2. The Thorn Birds! I was struggling with the transition from kids' books to "adult" books. I just couldn't find any grown-up books that looked interesting. My mom had just finished The Thorn Birds (in paperback, I remember that) and tossed it to me, saying, "This is a good one!"

    Oh my God I still remember reading the racy parts (A PRIEST!) and thinking, "I can't believe my mom knows I'm reading this!"

    Ah, youth ...

    ReplyDelete
  3. I remember being rather shocked by the novelisation of Grease. Obviously I didn't read it when the film came out cos I was, like, six, but I may only have been eleven or something. It is a lot more specific about the stuff Rizzo (oh Rizzo, you are my favourite) gets up to. I know I hid it from my mother, and read it in a frenzy. I also borrowed the novelisation of Upstairs, Downstairs from the same (older) friend, which again is rather more specific than the TV series. At school everyone read Lace by Shirley Conran but I haven't read it - might be good for your list though. I read Heaven by Virginia Andrews and found it quite depressing, as well as shocking, when I was 14.

    ReplyDelete
    Replies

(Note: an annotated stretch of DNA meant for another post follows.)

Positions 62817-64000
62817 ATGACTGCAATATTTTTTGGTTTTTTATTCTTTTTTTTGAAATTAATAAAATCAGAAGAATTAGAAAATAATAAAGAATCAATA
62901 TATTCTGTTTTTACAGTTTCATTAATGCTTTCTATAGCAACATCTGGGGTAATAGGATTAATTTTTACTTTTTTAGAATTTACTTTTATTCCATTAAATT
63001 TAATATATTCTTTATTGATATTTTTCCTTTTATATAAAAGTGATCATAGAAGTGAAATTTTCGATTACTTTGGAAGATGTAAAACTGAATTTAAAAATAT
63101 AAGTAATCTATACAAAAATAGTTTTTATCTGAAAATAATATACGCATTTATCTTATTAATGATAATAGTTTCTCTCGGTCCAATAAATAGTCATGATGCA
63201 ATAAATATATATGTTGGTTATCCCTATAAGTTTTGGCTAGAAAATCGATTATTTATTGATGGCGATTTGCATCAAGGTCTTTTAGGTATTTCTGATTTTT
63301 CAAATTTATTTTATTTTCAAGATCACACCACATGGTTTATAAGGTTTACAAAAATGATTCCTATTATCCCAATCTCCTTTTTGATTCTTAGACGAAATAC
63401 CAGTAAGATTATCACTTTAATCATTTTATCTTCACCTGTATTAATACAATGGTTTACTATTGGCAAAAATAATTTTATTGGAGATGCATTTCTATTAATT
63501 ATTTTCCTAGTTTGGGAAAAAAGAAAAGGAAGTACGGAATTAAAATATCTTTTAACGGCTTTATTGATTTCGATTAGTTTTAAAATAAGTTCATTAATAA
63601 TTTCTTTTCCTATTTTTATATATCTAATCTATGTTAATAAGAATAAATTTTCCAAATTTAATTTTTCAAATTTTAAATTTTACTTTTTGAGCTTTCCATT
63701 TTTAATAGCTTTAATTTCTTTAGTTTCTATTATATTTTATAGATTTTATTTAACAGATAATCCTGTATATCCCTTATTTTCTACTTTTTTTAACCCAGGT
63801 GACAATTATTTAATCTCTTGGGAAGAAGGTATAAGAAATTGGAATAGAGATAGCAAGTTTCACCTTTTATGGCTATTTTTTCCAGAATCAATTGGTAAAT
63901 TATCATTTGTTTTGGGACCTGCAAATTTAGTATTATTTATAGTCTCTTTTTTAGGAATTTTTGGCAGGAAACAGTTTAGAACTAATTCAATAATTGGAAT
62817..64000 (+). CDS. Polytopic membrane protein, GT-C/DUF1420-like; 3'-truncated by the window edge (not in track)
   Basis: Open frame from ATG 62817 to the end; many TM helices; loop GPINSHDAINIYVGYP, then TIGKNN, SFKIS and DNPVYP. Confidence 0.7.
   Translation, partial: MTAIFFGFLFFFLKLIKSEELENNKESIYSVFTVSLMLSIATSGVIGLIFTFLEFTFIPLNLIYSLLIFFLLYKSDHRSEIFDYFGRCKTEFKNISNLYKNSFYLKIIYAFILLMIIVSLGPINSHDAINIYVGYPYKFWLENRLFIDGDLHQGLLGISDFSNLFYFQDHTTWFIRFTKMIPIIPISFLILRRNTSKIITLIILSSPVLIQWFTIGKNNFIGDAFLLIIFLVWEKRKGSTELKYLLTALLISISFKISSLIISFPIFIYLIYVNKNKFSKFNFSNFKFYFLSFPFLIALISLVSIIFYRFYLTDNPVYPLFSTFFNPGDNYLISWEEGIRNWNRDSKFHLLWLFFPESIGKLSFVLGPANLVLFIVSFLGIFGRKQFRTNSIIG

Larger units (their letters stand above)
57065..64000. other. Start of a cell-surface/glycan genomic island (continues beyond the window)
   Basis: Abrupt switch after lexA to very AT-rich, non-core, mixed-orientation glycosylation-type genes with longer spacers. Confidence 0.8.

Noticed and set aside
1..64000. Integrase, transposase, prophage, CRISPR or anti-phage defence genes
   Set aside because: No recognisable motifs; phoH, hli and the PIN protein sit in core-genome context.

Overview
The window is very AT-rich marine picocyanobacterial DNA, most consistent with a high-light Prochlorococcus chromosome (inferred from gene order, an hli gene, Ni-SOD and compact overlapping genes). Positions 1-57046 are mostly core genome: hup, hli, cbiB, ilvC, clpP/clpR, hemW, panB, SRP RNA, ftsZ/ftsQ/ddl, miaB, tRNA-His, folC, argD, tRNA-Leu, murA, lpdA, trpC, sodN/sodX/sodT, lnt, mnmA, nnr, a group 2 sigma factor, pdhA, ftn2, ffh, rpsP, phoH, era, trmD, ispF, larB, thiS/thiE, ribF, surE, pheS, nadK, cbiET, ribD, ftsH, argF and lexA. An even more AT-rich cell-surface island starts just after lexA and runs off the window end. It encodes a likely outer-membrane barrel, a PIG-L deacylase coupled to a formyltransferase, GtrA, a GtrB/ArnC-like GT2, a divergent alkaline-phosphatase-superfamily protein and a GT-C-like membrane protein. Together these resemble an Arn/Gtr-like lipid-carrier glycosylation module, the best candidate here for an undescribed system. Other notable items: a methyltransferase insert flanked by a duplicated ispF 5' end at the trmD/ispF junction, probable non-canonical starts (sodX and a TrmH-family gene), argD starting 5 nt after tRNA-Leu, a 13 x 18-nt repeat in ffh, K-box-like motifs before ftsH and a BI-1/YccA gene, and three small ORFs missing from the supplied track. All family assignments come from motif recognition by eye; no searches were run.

1. I don't think I ever read Lace either. I remember hearing about it, though.

      Also, once I was an adult and understood all the things being said in the movie Grease, I was shocked! I realized how much of it just flew over my head when I was a kid (thank goodness).

      Delete
    2. I know! I watched it with my mother about ten years ago and she couldn't believe we'd seen it at the cinema when I was so small! Everyone at school was obsessed with it but we were so little we thought the rudest bit was when the boys do their mooning during the dance show! Bless.

      Delete
  4. I loved reading all the Encyclopedia Brown books as a kid. They taught me to think outside the box to sovle the crimes. Maybe that's why I still read Agatha Christie mystrey novels. I also enjoyed reading the Prydian Chronicles by Lloyd Alexander. The books are akin to the Harry Potter series, but more mythical. If you remember the "Black Cauldron" movie by Disney, it is the second book in the series.(They destroyed a good series with one movie). I love reading those books because they took my childhood away from my room where I perpetually was stationed and to a land far away. The sad part is that I jumped straight from those books at 13 to Ayn Rand at 17. I don't know of any other worse way to make a transition in literature choices but hey, that's the what I did.

    ReplyDelete
    Replies
    1. I loved Encyclopedia Brown. I feel like I learned all sorts of interesting things from those books.

      Delete
  5. 1 WORD

    JACKIE

    that oughta get your juices flowing. :)

    ReplyDelete
  6. I was going to say Thornbirds too. My mom belonged to one of those mail order book clubs that sent a new book every month. I snuck Thornbirds and Mommy Dearest and would read them whenever I could. That and Love Story which she had from one of her College English classes.

    ReplyDelete
    Replies
    1. I'm definitely putting The Thornbirds on the list.

      Delete

Note: Only a member of this blog may post a comment.